He added that his office had worked "tirelessly" to interview officers and witnesses and look for facts about the shooting, yet he was careful to not reveal too much about what was uncovered.

    "I can't really talk about our internal discussions between lawyers and investigators," James said. "At the end of the day, the consensus of our office was that the most appropriate charge to seek was felony murder charges."

    Police have said Hill lunged at the officer.

    Olsen remains on administrative leave from the police department. His lawyer, Don English of McDonough, tells WSB in a statement that his firm is "honored" to represent Olsen.

    "He looks forward to having his name cleared from these erroneous charges," said English via e-mail. "We are confident that If the DA presents ALL the evidence he has, the grand jury will not indict."

    "To me, this is the most blatant case of police brutality in America," said Bridget Anderson.

    Anderson says Hill had stopped taking medication for PTSD and bipolar disorder about a week to 10 days prior because of severe side effects including a locked jaw and a badly swollen tongue. He had an appointment scheduled at the VA for a few days later. Hill had talked to her three months earlier, she said, to reassure her that there are good police officers out there doing their jobs, after Anderson expressed disappointment in the failure of a grand jury to indict a policeman in the death of New Yorker Eric Garner.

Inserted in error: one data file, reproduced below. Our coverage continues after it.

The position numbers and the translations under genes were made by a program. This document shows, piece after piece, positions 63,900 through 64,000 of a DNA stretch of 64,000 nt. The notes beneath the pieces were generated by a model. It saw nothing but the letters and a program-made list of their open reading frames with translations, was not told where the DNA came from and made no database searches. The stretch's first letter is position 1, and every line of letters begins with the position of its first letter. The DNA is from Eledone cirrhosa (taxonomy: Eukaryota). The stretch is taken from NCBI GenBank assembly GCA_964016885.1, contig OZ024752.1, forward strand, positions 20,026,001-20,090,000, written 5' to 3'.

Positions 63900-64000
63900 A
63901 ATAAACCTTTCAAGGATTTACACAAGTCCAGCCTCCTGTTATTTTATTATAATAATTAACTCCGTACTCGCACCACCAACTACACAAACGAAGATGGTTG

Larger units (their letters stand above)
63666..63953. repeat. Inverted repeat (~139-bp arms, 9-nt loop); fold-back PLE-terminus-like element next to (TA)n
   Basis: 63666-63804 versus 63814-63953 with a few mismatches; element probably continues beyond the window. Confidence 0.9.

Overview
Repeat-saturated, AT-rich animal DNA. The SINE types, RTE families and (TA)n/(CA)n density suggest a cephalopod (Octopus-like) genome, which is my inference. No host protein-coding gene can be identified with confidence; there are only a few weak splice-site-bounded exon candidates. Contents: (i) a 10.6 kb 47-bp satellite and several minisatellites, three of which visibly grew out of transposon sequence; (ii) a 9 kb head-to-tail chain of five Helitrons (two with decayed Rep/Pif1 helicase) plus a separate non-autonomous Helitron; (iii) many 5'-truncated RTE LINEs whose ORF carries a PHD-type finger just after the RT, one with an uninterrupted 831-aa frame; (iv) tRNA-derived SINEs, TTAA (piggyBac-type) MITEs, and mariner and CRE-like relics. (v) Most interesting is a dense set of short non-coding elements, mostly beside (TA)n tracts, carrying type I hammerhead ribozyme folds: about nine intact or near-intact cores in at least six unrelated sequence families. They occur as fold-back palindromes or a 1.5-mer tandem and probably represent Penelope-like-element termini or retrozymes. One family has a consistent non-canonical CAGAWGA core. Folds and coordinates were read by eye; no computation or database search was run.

She described Hill as 5'7" and about 135 pounds, and could not understand how Olsen could see the unarmed young man as a threat. Anderson is "elated" that James will seek to indict Olsen.

    "He didn't even have socks on," she says. "Literally, completely naked, and he was a victim. And Officer Robert Olsen just saw him as--I don't know--just some black guy that just kind of acted out."

    That's a real stand up female right there.. She's still speaking out for that man...




    “Every generation has its own evil. But our evil is a different kind of evil — our systems are evil.” - Rev. Nicholas Richards